Maury Povich today says, "We will defend this lawsuit vigorously!"
We know Maury to be a stand-up guy, and though we don't know the 28-year-old female producer who's hit him and his syndicated talk show with an embarrassing $100 million sexual harassment suit, we do know that she has more than a few problems that $100 million would surely help ease.
Bianca Nardi’s own lawsuit states that she’s in psychiatric treatment (allegedly because of the harassment) and has gained fifty pounds (because of the stress, not the Haagan Daas).
It's also been reported that the woman’s mother died from necrotizing fasciitis, the flesh-eating bacteria, which could have added to her personal traumas.
Nardi's mother, Robin Miller, was the Republican registrar of voters in Stonington, Connecticut, and 52 years old when she died in 2003.
(What will she look like when
she's crying on the stand?
Click here to see video
of Bianca's tearful interview
after her mother's death.)
Hey, we don’t stick up for sex harassers, nor do we go after the victims. But we know that Maury Povich is no Bill O’Reilly (interesting that they were once competing tabloid television hosts, when Maury starred in A Current Affair and pre-pompous O’Reilly fronted a competing show). Before O'Reilly was sued for sex harassment, there had been gossip about his phone sex predilection and knowledge of his bullying manner. When the charges were made public, there was shock but no surprise.
Despite its salacious onscreen content, there’s been no scuttlebutt about the Maury show. Our own Doug Bruckner was a guest on the show twice this year and reports only on the professionalism of Maury Povich and his production staff.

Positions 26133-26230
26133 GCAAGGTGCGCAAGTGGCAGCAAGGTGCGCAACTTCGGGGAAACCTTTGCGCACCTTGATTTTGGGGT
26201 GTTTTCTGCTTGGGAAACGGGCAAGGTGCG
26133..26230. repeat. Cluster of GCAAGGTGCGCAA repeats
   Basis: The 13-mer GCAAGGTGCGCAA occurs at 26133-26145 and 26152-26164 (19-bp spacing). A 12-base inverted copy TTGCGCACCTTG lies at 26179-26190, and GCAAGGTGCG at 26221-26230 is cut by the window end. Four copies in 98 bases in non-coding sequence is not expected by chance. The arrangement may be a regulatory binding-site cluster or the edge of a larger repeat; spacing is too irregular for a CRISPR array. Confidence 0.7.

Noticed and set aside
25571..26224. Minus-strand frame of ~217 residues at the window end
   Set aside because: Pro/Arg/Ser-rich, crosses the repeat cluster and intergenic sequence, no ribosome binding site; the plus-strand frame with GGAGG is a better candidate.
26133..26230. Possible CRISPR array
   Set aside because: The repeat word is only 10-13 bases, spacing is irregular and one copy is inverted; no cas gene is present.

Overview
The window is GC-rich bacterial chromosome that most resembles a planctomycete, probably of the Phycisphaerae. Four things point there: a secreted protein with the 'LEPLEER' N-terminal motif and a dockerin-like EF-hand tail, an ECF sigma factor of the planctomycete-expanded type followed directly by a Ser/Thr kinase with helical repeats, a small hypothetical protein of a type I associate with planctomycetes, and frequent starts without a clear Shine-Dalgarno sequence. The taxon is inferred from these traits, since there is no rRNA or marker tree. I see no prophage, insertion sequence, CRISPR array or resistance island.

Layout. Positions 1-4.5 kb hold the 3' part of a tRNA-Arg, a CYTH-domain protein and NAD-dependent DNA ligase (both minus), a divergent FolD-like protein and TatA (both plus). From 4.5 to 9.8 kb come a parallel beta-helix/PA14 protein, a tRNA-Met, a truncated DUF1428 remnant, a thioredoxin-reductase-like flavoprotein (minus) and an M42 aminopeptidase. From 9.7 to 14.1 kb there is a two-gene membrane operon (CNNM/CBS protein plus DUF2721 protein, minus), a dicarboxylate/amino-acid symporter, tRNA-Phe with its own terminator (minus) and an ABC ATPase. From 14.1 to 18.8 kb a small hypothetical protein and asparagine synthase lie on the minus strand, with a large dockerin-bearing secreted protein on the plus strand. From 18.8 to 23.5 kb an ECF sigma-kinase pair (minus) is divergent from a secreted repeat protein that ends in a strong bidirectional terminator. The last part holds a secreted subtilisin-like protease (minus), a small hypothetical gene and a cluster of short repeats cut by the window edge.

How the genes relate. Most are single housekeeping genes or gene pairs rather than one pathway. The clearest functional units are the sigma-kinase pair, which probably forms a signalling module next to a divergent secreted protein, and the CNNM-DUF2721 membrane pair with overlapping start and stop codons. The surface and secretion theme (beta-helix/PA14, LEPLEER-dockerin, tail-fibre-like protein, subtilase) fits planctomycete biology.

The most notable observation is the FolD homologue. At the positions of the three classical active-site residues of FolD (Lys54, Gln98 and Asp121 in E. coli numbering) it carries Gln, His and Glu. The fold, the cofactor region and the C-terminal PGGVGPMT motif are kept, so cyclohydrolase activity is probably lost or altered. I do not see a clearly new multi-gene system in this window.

Of course, sexual sparks fly behind the scenes in the high-pressure business of television series production, especially on a daily television show, like Maury’s, that runs and succeeds with sexual topics from porn to phone sex to hookers. And on shows like these, young female producers are often given the chance to jump ahead in the game by bringing hidden cameras into sex clubs or other volatile situations. And they jump at the chance. Or they don’t. Or they quit.
Or, thanks to Bill O’Reilly and his quick quiet payoff, they sue because they realize they’re getting older and won’t be moving up much higher than they are— and could resent that gal who’s producing the show because she must be screwing the host or she wouldn’t have gotten the job.
Anyway, Maury and his wife Connie Chung are good people. They even showed up, as planned, for a live interview in Washington D.C. today to face the music and the kind of tabloid baby frenzy that Maury himself helped invent.
Maury said he’d fight. And Connie was right by him.
So as the suit sorts itself out, we at Tabloid Baby repeat what we wrote on January 4th:
Maury and Connie are two of the coolest people in the business, real straightforward, and very fun on television. They are the tops.
(...and read Maury's story here.)